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ABOUT THE AUTHOR
Toi Derricotte
Toi Derricotte
The author of several books of poetry, Toi Derricotte is cofounder of Cave Canem, a national poetry organization committed to cultivating the artistic and professional growth of African American poets...
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FURTHER READING
Poems about Drinking
"To Speak of Woe That Is in Marriage"
by Robert Lowell
Driving and Drinking [North to Parowan Gap]
by David Lee
A Drinking Song
by W. B. Yeats
A Glass of Beer
by James Stephens, read by James Wright
At the Blue Note
by Pablo Medina
Be Drunk
by Charles Baudelaire
California Plush
by Frank Bidart
Compulsively Allergic to the Truth
by Jeffrey McDaniel
Dangerous for Girls
by Connie Voisine
Days of Me
by Stuart Dischell
Deer Dancer
by Joy Harjo
Deer Hit
by Jon Loomis
Fallen Apples
by Tom Hansen
Father Listens to the Artists
by David Petruzelli
Homecoming
by Robert Lowell
I Love the Hour Just Before
by Todd Boss
I taste a liquor never brewed (214)
by Emily Dickinson
In Vino Veritas
by Howard Altmann
Jet
by Tony Hoagland
Joey Awake Now
by Glyn Maxwell
Love is Not All (Sonnet XXX)
by Edna St. Vincent Millay
Michael's Wine
by Sandra Alcosser
My Papa's Waltz
by Theodore Roethke
Nights
by Harvey Shapiro
On 52nd Street
by Philip Levine
Parties: A Hymn of Hate
by Dorothy Parker
Picking Up
by Evelyn Duncan
Scrambled Eggs and Whiskey
by Hayden Carruth
Shooting Rats at the Bibb County Dump
by David Bottoms
The Bottom
by Denise Duhamel
The Drunken Fisherman
by Robert Lowell
The Eternal City
by Jim Simmerman
The Silence
by Philip Schultz
the suicide kid
by Charles Bukowski
The Summer House
by Tony Connor
Vodka
by Joel Brouwer
When a Woman Loves a Man
by David Lehman
Wine Tasting
by Kim Addonizio
Poems Teens Like
Howl, Parts I & II
by Allen Ginsberg
A Muse
by Reginald Shepherd
Alice at Seventeen: Like a Blind Child
by Darcy Cummings
Ave Maria
by Frank O'Hara
Ballad
by Sonia Sanchez
Because it looked hotter that way
by Camille T. Dungy
Charlotte Brontë in Leeds Point
by Stephen Dunn
Cicada
by John Blair
Coach Losing His Daughter
by Jack Ridl
Dangerous for Girls
by Connie Voisine
Deer Hit
by Jon Loomis
Falling
by James Dickey
Flowers of Rad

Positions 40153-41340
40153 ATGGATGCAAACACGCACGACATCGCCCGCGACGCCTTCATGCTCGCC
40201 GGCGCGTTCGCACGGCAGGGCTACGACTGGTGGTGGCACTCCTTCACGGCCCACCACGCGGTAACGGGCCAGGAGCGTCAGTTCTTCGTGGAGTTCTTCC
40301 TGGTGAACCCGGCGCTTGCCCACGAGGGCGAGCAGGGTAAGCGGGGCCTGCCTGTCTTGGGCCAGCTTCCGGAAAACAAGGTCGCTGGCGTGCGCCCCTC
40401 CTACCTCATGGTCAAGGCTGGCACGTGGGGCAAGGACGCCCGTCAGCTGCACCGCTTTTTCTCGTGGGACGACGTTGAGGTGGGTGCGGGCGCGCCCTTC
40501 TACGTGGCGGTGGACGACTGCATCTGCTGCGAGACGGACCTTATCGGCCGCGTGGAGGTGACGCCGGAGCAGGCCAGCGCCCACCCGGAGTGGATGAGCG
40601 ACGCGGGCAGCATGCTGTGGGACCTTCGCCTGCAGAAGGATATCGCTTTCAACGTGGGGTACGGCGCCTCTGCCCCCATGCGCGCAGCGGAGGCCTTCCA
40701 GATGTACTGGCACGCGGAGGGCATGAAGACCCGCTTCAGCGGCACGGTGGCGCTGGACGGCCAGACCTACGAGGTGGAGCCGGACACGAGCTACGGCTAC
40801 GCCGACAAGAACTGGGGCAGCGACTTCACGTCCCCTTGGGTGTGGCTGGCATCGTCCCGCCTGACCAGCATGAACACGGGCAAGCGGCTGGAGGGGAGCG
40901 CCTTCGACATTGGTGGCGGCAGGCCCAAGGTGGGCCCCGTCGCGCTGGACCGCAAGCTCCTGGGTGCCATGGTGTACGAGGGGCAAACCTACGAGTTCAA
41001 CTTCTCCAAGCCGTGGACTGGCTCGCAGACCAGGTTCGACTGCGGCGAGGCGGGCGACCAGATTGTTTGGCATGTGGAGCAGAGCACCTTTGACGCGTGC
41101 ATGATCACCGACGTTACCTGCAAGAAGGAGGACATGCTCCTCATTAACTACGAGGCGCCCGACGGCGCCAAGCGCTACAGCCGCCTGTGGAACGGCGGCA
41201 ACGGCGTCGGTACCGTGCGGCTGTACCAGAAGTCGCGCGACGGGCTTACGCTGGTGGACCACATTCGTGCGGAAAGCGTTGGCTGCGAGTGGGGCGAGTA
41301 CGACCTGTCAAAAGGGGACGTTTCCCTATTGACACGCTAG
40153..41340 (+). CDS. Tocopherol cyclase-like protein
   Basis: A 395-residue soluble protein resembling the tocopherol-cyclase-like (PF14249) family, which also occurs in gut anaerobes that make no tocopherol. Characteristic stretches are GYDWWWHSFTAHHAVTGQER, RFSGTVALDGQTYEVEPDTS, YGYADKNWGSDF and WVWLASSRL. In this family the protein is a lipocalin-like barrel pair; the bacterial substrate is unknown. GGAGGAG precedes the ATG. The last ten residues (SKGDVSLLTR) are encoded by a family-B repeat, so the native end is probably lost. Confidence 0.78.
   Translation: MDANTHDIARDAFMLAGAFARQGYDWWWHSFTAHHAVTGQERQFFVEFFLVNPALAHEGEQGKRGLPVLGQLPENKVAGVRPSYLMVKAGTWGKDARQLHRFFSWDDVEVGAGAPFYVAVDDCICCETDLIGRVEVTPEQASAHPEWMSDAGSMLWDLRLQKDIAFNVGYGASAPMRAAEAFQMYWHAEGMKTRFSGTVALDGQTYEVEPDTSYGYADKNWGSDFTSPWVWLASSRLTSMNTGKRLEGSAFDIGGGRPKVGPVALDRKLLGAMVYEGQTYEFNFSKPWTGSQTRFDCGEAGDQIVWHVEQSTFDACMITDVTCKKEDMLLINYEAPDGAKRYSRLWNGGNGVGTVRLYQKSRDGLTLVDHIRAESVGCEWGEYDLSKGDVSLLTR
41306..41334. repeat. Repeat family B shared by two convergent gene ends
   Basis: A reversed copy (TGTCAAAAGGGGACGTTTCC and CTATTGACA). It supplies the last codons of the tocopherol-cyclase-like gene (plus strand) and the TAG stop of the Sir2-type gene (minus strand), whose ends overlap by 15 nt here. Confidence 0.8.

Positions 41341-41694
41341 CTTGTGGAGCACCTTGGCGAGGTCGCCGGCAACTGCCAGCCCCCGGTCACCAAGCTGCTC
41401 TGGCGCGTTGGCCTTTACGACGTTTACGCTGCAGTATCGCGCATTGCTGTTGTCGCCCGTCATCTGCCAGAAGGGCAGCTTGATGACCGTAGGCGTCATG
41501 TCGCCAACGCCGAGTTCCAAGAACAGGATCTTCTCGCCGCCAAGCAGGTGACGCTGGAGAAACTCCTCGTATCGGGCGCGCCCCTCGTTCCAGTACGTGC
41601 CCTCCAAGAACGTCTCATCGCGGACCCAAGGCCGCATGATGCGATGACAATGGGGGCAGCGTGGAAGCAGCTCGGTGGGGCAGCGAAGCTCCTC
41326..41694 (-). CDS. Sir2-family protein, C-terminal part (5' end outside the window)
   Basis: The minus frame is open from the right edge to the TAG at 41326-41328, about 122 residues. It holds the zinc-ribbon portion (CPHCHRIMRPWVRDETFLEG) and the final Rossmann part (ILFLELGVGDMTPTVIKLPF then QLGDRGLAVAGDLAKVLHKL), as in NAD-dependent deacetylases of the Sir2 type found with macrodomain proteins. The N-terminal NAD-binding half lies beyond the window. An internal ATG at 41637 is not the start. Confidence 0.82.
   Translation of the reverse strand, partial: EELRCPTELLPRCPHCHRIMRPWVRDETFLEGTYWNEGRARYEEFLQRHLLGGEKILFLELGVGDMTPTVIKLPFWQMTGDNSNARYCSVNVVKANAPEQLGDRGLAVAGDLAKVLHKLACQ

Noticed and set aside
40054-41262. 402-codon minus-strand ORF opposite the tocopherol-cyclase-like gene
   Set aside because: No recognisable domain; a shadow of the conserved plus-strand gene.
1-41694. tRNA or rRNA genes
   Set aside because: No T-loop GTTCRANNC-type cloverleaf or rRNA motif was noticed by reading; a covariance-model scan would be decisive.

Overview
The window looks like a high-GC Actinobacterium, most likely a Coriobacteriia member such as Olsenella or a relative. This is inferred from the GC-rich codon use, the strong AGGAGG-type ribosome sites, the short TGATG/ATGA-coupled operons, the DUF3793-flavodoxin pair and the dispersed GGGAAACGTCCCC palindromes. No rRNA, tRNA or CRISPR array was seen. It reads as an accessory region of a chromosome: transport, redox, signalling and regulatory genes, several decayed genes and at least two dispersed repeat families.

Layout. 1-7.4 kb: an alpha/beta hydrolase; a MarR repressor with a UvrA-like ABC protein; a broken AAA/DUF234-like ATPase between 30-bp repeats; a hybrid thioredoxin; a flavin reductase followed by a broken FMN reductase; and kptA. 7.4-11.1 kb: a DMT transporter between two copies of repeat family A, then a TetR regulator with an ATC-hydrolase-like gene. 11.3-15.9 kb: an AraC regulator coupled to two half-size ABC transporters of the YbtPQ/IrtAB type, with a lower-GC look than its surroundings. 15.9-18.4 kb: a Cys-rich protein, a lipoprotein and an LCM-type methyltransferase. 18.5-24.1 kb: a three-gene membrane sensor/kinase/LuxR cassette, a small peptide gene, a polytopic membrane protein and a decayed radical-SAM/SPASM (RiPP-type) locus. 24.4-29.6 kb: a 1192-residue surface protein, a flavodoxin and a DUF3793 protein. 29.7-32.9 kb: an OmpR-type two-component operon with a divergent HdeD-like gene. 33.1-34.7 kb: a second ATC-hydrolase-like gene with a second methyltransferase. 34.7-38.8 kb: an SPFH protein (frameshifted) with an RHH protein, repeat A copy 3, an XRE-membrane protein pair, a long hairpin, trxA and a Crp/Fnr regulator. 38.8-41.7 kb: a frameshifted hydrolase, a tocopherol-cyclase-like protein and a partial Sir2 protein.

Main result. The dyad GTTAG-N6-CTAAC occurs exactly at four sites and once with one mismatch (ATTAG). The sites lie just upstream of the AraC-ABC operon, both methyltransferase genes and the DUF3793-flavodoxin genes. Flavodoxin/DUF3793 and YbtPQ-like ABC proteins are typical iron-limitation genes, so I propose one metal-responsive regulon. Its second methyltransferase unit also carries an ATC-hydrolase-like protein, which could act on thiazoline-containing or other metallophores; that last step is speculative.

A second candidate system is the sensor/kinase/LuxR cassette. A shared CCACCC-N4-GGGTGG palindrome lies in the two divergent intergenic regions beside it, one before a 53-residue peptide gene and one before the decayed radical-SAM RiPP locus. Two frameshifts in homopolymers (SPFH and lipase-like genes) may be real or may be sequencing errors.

by Sampson Starkweather
Ground Swell
by Mark Jarman
homage to my hips
by Lucille Clifton
Lady Tactics
by Anne Waldman
Mairsy and Dosey
by Sharon Olds
Making a Fist
by Naomi Shihab Nye
Mermaid Song
by Kim Addonizio
Notes from the Other Side
by Jane Kenyon
Patience
by Kay Ryan
Possum Crossing
by Nikki Giovanni
Sticks
by Thomas Sayers Ellis
Thanks
by W. S. Merwin
That Sure is My Little Dog
by Eleanor Lerman
The Changing Light
by Lawrence Ferlinghetti
The Fist
by Derek Walcott
The New Higher
by John Ashbery
The Pomegranate
by Eavan Boland
The Wild Iris
by Louise Glück
The Young Man's Song
by W. B. Yeats
White Apples
by Donald Hall
Workshop
by Billy Collins
Poems about the Self
canvas and mirror
by Evie Shockley
Days of Me
by Stuart Dischell
Excelsior
by Walt Whitman
I Am Not Yours
by Sara Teasdale
I Am!
by John Clare
In Whoever's Hotel Room This Is
by Matt Rasmussen
Intimacy
by Paisley Rekdal
Next Day
by Randall Jarrell
Red Bank
by Lesle Lewis
Song for Future Books
by Joanna Fuhrman
Song of Myself, I, II, VI & LII
by Walt Whitman
The Suicide
by Edna St. Vincent Millay
The Summer of Reconciliation
by D. Nurkse
The Whole World Is Gone
by Jennifer Grotz
Untitled [Is is]
by Srikanth Reddy
Your Brain Is Yours
by Natalie Lyalin
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In Knowledge of Young Boys

 
by Toi Derricotte

i knew you before you had a mother,
when you were newtlike, swimming,
a horrible brain in water.
i knew you when your connections
belonged only to yourself,
when you had no history
to hook on to,
barnacle,
when you had no sustenance of metal
when you had no boat to travel
when you stayed in the same
place, treading the question;
i knew you when you were all
eyes and a cocktail,
blank as the sky of a mind,
a root, neither ground nor placental;
not yet
red with the cut nor astonished
by pain, one terrible eye
open in the center of your head
to night, turning, and the stars
blinked like a cat. we swam
in the last trickle of champagne
before we knew breastmilk—we
shared the night of the closet,
the parasitic
closing on our thumbprint,
we were smudged in a yellow book.

son, we were oak without
mouth, uncut, we were
brave before memory.





Audio Clip
May 23, 2009
Saint Peter's Church, New York City
From the Academy Audio Archive



From Poems from the Women's Movement, Honor Moore, ed., Library of America. Copyright © 2009. Used by permission of the author. All rights reserved.
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